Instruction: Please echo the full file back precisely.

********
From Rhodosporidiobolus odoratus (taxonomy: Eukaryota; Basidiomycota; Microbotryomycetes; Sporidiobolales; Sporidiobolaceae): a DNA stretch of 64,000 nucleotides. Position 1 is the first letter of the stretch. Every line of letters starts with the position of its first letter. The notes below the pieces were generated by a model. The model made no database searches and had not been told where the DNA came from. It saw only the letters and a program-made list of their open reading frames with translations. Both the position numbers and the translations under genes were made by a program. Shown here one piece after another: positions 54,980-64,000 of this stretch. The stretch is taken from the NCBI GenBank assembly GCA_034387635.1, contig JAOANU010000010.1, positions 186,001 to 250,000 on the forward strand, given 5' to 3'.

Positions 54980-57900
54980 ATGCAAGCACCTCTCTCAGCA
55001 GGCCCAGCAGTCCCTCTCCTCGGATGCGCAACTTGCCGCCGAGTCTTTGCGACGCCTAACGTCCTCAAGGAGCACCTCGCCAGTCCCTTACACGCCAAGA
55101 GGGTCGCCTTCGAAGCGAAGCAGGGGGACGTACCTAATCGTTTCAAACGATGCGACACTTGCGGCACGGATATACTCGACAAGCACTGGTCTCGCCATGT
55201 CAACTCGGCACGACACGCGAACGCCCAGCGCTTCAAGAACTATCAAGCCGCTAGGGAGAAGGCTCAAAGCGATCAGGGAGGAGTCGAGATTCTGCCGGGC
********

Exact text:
From Rhodosporidiobolus odoratus (taxonomy: Eukaryota; Basidiomycota; Microbotryomycetes; Sporidiobolales; Sporidiobolaceae): a DNA stretch of 64,000 nucleotides. Position 1 is the first letter of the stretch. Every line of letters starts with the position of its first letter. The notes below the pieces were generated by a model. The model made no database searches and had not been told where the DNA came from. It saw only the letters and a program-made list of their open reading frames with translations. Both the position numbers and the translations under genes were made by a program. Shown here one piece after another: positions 54,980-64,000 of this stretch. The stretch is taken from the NCBI GenBank assembly GCA_034387635.1, contig JAOANU010000010.1, positions 186,001 to 250,000 on the forward strand, given 5' to 3'.

Positions 54980-57900
54980 ATGCAAGCACCTCTCTCAGCA
55001 GGCCCAGCAGTCCCTCTCCTCGGATGCGCAACTTGCCGCCGAGTCTTTGCGACGCCTAACGTCCTCAAGGAGCACCTCGCCAGTCCCTTACACGCCAAGA
55101 GGGTCGCCTTCGAAGCGAAGCAGGGGGACGTACCTAATCGTTTCAAACGATGCGACACTTGCGGCACGGATATACTCGACAAGCACTGGTCTCGCCATGT
55201 CAACTCGGCACGACACGCGAACGCCCAGCGCTTCAAGAACTATCAAGCCGCTAGGGAGAAGGCTCAAAGCGATCAGGGAGGAGTCGAGATTCTGCCGGGC